‘Free’ higher education: the quality dilemma
Today’s Irish Times carries an opinion piece by a Gerard Horgan, described only as someone who ‘works in the education sector.’ The article, entitled ‘Free education can benefit all of society’, takes issue with the idea of the reintroduction of university tuition fees, principally on two grounds: that fees will hurt those from disadvantaged backgrounds, and that they will lead to increased indebtedness of students.
I am sure this is a well-intentioned piece of writing, and as I have mentioned before, I am myself not hugely comfortable with the principle of tuition fees. But the arguments he uses here are weak and the analysis is incomplete. In particular, his contention that people from ‘impoverished backgrounds’ will be affected is actually silly, as one thing that everyone is agreed upon is that the current supports for such persons are inadequate and that any system of fees will continue to exclude persons from such backgrounds from the obligation to pay them. Indeed, one of the key arguments for bringing back fees is that people from socio-economically disadvantaged groups can actually receive more targeted support, as money currently funding wealthier students can be redirected. The problem, as I have mentioned previously, is not with impoverished students, but rather those from middle income backgrounds, and it is here that some analysis will have to be carried out.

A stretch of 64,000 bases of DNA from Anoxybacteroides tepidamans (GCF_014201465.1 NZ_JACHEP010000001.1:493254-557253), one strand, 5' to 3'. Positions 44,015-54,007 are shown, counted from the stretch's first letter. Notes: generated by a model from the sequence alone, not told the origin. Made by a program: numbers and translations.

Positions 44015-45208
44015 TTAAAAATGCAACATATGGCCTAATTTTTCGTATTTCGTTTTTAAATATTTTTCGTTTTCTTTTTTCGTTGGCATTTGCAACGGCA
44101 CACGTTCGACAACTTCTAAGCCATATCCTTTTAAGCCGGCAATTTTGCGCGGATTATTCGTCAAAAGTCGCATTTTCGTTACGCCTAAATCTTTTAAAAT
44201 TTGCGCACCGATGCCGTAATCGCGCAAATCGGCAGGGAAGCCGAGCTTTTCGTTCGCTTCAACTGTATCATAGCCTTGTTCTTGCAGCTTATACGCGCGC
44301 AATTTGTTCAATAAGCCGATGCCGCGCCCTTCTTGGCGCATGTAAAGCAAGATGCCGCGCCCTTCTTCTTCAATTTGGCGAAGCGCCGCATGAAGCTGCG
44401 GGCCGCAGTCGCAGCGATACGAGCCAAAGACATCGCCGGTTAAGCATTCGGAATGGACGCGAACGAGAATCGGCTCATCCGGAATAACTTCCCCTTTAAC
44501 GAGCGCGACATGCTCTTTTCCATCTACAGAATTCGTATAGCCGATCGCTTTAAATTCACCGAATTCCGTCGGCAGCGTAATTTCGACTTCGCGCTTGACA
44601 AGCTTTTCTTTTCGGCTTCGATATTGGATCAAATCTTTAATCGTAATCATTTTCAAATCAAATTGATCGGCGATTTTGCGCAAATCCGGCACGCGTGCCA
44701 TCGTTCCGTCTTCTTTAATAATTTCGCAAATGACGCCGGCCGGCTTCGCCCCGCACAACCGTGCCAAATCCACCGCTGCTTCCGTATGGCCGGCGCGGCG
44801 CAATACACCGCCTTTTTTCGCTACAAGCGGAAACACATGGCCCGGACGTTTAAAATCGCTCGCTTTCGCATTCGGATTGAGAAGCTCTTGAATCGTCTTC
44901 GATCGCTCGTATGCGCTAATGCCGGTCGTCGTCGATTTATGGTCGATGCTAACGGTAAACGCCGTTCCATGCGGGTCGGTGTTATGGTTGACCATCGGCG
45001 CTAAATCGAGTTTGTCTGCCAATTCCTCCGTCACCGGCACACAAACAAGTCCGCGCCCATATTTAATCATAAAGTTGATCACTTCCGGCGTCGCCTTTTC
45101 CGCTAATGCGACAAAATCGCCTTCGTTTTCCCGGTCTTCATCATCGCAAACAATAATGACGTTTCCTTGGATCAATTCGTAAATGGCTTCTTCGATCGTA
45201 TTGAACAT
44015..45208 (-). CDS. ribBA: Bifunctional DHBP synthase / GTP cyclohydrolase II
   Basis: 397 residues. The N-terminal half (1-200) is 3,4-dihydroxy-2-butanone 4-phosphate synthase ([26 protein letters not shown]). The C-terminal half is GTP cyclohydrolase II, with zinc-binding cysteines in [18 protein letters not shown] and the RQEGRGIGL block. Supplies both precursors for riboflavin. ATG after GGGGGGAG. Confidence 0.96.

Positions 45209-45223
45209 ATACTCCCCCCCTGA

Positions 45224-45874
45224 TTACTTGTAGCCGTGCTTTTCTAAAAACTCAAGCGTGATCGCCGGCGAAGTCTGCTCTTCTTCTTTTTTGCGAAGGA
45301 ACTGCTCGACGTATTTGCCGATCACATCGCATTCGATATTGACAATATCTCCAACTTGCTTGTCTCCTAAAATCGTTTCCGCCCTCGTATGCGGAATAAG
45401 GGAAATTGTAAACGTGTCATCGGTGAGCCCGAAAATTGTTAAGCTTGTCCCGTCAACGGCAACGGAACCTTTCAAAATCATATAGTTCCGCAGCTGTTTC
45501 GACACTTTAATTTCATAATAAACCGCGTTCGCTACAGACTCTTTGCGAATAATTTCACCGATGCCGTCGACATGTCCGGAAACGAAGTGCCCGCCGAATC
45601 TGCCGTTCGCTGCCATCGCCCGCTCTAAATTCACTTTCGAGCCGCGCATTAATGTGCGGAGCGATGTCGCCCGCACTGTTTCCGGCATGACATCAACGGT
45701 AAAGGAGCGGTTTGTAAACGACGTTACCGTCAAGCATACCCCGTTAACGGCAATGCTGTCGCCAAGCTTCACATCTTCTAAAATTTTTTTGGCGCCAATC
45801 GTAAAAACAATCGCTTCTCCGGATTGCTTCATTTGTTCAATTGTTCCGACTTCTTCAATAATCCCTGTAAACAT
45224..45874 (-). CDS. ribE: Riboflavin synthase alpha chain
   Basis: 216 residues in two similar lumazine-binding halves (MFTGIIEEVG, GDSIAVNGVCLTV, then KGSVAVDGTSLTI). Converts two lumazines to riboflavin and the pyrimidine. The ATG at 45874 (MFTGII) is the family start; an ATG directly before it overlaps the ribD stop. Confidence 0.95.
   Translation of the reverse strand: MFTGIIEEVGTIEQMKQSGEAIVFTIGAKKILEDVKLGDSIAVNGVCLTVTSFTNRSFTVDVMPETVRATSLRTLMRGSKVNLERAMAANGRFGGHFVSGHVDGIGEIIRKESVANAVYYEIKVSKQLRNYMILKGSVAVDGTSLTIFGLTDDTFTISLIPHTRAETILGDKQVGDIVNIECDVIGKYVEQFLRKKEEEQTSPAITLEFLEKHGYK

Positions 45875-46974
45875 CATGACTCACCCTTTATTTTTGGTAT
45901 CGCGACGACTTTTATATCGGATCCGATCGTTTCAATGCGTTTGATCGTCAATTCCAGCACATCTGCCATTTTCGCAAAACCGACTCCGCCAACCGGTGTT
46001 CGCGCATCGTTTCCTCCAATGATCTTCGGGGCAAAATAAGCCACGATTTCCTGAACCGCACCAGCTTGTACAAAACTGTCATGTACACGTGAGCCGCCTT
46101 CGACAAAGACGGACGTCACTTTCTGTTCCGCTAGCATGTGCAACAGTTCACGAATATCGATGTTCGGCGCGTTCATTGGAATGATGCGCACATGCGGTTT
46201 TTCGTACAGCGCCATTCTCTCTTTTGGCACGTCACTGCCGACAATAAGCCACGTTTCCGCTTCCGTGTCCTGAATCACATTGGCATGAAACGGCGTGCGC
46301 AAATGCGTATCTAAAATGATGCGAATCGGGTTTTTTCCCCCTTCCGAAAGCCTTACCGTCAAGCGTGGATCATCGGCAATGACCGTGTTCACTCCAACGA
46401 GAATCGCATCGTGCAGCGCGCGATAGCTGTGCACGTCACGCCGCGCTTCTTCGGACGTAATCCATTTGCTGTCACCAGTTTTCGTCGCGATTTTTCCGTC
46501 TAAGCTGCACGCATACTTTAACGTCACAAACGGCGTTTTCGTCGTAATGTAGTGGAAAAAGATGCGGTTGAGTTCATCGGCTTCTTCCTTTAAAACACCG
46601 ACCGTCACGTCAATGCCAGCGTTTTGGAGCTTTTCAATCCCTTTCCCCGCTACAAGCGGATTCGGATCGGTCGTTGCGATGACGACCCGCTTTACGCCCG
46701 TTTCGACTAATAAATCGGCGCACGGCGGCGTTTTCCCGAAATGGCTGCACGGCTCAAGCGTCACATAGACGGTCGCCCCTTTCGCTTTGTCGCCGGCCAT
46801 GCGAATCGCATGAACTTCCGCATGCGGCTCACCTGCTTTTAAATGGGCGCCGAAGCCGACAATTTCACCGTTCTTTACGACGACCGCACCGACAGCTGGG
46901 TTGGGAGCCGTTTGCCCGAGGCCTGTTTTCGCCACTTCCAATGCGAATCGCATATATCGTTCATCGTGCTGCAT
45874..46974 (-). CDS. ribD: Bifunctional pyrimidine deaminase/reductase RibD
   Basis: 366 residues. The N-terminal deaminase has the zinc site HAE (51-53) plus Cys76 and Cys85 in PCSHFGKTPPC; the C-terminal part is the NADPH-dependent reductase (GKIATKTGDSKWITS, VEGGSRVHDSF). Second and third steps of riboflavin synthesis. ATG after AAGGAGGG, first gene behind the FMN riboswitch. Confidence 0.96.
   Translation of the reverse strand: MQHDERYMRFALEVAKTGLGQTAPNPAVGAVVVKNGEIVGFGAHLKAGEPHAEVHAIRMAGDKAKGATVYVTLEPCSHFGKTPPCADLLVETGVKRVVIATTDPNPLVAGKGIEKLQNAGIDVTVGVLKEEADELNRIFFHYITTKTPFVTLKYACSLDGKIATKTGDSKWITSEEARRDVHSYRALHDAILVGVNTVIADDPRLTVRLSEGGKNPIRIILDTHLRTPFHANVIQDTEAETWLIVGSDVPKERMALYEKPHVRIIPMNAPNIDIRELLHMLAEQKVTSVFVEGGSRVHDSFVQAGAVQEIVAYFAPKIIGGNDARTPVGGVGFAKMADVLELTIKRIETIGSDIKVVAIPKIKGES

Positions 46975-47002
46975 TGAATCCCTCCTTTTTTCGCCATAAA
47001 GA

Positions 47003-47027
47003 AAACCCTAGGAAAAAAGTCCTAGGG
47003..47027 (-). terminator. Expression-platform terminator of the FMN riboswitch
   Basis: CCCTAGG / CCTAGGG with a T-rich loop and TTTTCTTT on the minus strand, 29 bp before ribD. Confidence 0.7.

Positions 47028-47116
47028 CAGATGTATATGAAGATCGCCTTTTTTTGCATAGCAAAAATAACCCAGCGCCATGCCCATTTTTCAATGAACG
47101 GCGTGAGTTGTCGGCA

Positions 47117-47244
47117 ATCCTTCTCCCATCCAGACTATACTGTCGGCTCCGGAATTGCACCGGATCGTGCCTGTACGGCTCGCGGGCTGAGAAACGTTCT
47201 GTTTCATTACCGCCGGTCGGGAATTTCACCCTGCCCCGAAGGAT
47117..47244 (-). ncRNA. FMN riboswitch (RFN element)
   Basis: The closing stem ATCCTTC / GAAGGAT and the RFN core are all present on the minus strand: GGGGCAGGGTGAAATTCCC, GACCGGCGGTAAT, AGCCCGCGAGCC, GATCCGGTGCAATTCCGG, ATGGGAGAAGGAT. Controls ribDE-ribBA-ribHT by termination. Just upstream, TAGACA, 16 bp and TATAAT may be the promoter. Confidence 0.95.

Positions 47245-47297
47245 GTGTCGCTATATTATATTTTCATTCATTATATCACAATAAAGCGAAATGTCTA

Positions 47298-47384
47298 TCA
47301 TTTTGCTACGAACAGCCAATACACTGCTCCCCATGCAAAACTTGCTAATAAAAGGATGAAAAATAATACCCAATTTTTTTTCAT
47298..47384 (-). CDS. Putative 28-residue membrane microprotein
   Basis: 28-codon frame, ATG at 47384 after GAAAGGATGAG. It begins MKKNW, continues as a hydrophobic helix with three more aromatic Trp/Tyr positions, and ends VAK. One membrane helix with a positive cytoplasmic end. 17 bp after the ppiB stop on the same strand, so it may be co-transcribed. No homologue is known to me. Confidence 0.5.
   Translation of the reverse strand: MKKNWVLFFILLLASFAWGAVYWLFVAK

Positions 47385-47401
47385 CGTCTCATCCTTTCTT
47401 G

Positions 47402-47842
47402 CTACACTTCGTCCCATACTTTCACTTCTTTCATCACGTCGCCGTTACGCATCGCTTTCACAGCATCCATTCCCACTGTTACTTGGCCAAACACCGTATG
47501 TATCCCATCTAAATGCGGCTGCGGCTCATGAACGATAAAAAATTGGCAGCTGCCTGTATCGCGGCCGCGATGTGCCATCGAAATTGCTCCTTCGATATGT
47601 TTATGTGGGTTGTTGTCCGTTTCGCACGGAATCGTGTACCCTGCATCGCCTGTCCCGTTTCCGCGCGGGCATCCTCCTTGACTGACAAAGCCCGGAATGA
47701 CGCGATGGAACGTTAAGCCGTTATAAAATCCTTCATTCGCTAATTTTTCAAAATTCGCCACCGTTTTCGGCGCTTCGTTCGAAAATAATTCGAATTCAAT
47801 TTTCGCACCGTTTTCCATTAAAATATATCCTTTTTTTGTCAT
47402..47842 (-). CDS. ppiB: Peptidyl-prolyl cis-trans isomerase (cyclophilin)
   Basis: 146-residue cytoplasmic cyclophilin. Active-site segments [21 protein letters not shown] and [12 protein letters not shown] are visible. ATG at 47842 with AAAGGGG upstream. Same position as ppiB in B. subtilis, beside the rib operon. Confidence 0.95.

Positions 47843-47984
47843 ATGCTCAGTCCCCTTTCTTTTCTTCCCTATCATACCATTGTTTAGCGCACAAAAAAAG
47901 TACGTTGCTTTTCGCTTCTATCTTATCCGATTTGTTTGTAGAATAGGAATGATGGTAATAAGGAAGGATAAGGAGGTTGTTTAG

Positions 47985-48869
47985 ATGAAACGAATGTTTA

The argument about indebtedness is a more serious one, but here there is considerable experience in other countries with how to provide financing that is sensitive to student needs and does not financially cripple people at the start of their careers.
But the key point we cannot escape from is that the taxpayer, represented by the government, is clearly unwilling, and now probably unable, to fund higher education to the extent that it needs to be funded to maintain quality. For each student an Irish university enjoys a per capita level of funding which is only about half of what is available in the UK, and a fraction of what a US university on average can expect. That is unsustainable. There is a choice, of course, and the state could pick up this bill properly: but only if taxpayers, as voters, were willing to see income taxes rise to fund this, and if the funds so collected could be ringfenced. This would be a positive scenario, but realistically it will not happen.
There is still a debate to be conducted around this, and there are important issues to be debated, but the contributions to this debate need to be somewhat more sophisticated than this one.Explore posts in the same categories: higher education
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